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Thursday, November 18, 2021

[Review] Blumhouse’s ‘A House on the Bayou’ Makes for a Dull Dinner Party Too Invested in Its Twists

A remote location and uninvited guests make for a tension-filled scenario that could inspire a variety of chills and thrills. A House on the Bayou uses that to its advantage, shrouding its horrors in mystery. Trying to guess what is happening keeps you on the hook for a while, but the more the answers flow, the less interesting this thriller becomes.

A House on the Bayou opens with a marital confrontation. Jessica Chambers (Angela Sarafyan) calmly waits for her husband, John (Paul Schneider), to arrive home from work so she can demand a confession of his extramarital affair. John only admits his adultery when Jessica reveals tangible proof, then quickly agrees to his wife’s demands. Jessica doesn’t want a divorce; she wants to maintain their family and their lifestyle. Jessica wants to keep her daughter Anna (Lia McHugh) sheltered from the strife and plans a family retreat at an isolated estate in the Louisiana bayou as part of reparations. Tensions simmer then explode when over-friendly neighbors Isaac (Jacob Lofland) and his Grandpappy (Doug Van Liew) invite themselves for dinner.

Writer/Director Alex McAulay attempts to instill ambiguity from the outset. John may be the adulterer, but he’s presented as mild-mannered and more eager to please, whereas Jessica is the icier, more assertive of the pair. To keep allegiances from shifting wholly to Jessica, she comes across as emotionally manipulative; she uses tears and guilt to coerce John into complacency. The uncertainty gets further exacerbated with the arrival of their unwanted guests. Isaac and Grandpappy seemed to know more about the house and its current inhabitants than they should, but McAulay wants to stretch out the reveals behind the threat to the Chambers. Is there something supernatural afoot or simple psychosis, and what does Isaac want?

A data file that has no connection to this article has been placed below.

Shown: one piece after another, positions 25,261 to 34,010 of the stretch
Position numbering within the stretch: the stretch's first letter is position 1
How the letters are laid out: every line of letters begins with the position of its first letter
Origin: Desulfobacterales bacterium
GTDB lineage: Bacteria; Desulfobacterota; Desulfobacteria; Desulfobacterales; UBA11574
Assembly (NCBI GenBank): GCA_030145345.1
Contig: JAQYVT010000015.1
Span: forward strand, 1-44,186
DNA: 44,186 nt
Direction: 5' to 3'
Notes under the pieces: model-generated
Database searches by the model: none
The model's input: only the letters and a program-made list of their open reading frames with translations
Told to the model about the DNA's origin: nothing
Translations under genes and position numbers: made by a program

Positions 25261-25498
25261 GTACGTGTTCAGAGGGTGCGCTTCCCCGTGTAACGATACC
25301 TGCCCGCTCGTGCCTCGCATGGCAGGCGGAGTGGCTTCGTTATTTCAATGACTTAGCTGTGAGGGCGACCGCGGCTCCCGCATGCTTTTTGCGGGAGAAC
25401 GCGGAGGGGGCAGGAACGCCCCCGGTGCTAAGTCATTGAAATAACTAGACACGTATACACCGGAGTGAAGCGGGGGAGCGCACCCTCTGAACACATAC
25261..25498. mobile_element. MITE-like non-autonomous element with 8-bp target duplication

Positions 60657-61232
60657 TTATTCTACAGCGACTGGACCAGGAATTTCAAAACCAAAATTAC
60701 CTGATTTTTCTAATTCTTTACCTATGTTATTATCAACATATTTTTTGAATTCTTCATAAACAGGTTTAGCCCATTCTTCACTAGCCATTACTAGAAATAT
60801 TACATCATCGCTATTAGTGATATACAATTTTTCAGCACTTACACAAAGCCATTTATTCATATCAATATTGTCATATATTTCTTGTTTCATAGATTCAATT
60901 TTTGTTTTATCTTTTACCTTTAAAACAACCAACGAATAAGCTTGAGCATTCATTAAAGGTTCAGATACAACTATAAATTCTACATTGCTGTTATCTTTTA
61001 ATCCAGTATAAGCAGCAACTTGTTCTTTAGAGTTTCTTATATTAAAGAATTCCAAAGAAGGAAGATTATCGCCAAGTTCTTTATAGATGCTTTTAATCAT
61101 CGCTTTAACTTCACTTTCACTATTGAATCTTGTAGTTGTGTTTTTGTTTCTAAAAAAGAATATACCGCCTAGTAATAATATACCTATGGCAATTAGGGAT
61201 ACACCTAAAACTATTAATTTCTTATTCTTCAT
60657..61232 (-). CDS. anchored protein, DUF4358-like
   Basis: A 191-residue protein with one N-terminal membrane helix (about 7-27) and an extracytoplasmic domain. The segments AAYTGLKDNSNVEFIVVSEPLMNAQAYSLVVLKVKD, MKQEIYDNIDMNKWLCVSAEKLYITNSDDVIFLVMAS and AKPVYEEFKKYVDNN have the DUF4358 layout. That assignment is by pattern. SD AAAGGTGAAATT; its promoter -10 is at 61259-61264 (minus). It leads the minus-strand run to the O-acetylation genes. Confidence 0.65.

But the characters and mysteries are superficial at best. Once answers start coming, a potentially intriguing horror-thriller descends into a lackluster cautionary tale. Lofland nails sleazy Southern charm but can’t imbue Isaac with the otherworldly menace the script asks of him. Van Liew and McHugh fare the worst as non-existent supporting players used whenever the narrative needs them, nothing more or less. Anna contributes nothing to the story outside of giving Isaac a foothold into the Chambers home and giving her parents a reason to fight back. While it’s clear that subsequent reveals are meant to shift how we feel about John and Jessica, there’s nothing more to their character arcs than a change in the moral scales.

McAulay drives home what’s happening with a heavy hand by the third act but never fleshes out the rules for this eccentric world. The bloody demise of one character quickly gets undermined with puzzling questions of why and how. A House on the Bayou gets so fixated on its punchline that everything else falls flat. McAulay works hard to maintain an enigmatic atmosphere that all other elements wind up too vague. The mansion and bayou setting only really matter as a late throwaway explanation. The entire story hinges on the messy relationship between John and Jessica, using it to wring tension. Once the truth comes out, the tension deflates, and the narrative falls apart. The final hook lands with a thud.

It’s the attempts at horror that unravel A House on the Bayou. McAulay does try to do something new with a familiar setup that sees unwelcome guests worm their way inside the temporary quarters of a family in crisis. Once inside, though, it stalls then flounders with an underdeveloped idea that fails to engender any sympathy or interest. It’s more focused on its twists than its characters, making it a dull nightmare for viewers.

A House on the Bayou releases on VOD and EPIX on November 19, 2021.



source https://bloody-disgusting.com/reviews/3692124/review-blumhouses-house-bayou-makes-dull-dinner-party-invested-twists/

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